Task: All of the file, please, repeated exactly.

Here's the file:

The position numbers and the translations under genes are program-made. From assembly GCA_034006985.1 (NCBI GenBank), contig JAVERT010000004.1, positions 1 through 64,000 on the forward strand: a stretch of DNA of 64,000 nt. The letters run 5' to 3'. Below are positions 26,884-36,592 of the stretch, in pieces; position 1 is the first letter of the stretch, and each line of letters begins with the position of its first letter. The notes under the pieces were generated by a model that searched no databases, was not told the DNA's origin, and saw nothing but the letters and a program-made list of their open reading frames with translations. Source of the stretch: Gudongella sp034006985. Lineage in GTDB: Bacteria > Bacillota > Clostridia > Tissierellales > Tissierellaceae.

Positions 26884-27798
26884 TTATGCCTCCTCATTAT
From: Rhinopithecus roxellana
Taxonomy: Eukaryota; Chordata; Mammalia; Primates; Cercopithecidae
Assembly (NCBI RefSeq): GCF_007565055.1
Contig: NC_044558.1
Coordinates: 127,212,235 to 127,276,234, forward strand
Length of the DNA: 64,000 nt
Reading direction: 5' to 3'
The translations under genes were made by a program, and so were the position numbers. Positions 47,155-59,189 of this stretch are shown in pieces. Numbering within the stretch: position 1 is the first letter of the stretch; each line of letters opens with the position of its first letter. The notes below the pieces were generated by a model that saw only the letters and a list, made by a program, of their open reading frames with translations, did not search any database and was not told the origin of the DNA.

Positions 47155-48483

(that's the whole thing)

The position numbers and the translations under genes are program-made. From assembly GCA_034006985.1 (NCBI GenBank), contig JAVERT010000004.1, positions 1 through 64,000 on the forward strand: a stretch of DNA of 64,000 nt. The letters run 5' to 3'. Below are positions 26,884-36,592 of the stretch, in pieces; position 1 is the first letter of the stretch, and each line of letters begins with the position of its first letter. The notes under the pieces were generated by a model that searched no databases, was not told the DNA's origin, and saw nothing but the letters and a program-made list of their open reading frames with translations. Source of the stretch: Gudongella sp034006985. Lineage in GTDB: Bacteria > Bacillota > Clostridia > Tissierellales > Tissierellaceae.

Positions 26884-27798
26884 TTATGCCTCCTCATTAT
From: Rhinopithecus roxellana
Taxonomy: Eukaryota; Chordata; Mammalia; Primates; Cercopithecidae
Assembly (NCBI RefSeq): GCF_007565055.1
Contig: NC_044558.1
Coordinates: 127,212,235 to 127,276,234, forward strand
Length of the DNA: 64,000 nt
Reading direction: 5' to 3'
The translations under genes were made by a program, and so were the position numbers. Positions 47,155-59,189 of this stretch are shown in pieces. Numbering within the stretch: position 1 is the first letter of the stretch; each line of letters opens with the position of its first letter. The notes below the pieces were generated by a model that saw only the letters and a list, made by a program, of their open reading frames with translations, did not search any database and was not told the origin of the DNA.

Positions 47155-48483